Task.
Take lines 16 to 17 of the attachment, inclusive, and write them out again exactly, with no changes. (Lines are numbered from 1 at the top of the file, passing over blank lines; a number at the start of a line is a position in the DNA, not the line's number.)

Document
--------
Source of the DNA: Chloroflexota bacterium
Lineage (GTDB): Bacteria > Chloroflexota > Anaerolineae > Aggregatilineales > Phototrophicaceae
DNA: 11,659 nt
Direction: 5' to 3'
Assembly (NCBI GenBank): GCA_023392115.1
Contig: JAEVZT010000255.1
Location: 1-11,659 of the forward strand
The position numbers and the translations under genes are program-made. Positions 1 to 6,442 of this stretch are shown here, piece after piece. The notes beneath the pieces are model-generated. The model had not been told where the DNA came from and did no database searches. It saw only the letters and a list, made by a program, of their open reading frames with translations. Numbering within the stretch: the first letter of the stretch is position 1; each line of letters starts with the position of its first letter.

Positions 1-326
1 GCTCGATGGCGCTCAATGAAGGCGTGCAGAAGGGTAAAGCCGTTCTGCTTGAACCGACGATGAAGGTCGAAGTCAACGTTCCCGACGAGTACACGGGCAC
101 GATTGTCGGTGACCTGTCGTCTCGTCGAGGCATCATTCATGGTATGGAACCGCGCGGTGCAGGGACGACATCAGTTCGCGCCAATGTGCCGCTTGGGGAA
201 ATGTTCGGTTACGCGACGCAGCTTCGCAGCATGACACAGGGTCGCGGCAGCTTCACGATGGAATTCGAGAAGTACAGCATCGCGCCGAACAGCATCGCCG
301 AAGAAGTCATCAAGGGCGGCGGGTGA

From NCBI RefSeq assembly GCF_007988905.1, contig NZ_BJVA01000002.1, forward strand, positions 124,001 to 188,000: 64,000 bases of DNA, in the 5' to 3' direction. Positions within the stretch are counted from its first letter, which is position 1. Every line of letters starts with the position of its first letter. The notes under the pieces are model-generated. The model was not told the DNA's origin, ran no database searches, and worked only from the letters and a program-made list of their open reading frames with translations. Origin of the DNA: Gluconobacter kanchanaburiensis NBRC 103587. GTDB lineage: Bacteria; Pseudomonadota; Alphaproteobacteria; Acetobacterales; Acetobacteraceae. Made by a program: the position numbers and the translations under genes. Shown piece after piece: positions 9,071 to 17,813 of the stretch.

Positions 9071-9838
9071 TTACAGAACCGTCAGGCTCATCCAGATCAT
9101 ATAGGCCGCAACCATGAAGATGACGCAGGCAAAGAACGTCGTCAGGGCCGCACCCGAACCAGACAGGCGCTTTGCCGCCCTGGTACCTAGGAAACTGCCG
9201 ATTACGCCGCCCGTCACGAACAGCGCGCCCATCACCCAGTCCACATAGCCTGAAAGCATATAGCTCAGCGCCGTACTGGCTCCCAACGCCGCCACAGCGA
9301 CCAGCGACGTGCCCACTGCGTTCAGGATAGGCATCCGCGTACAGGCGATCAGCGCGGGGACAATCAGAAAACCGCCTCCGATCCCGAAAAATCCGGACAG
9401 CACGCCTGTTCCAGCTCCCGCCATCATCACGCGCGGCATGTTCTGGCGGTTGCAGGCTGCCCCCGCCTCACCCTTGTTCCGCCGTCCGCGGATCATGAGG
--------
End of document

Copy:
9071 TTACAGAACCGTCAGGCTCATCCAGATCAT
9101 ATAGGCCGCAACCATGAAGATGACGCAGGCAAAGAACGTCGTCAGGGCCGCACCCGAACCAGACAGGCGCTTTGCCGCCCTGGTACCTAGGAAACTGCCG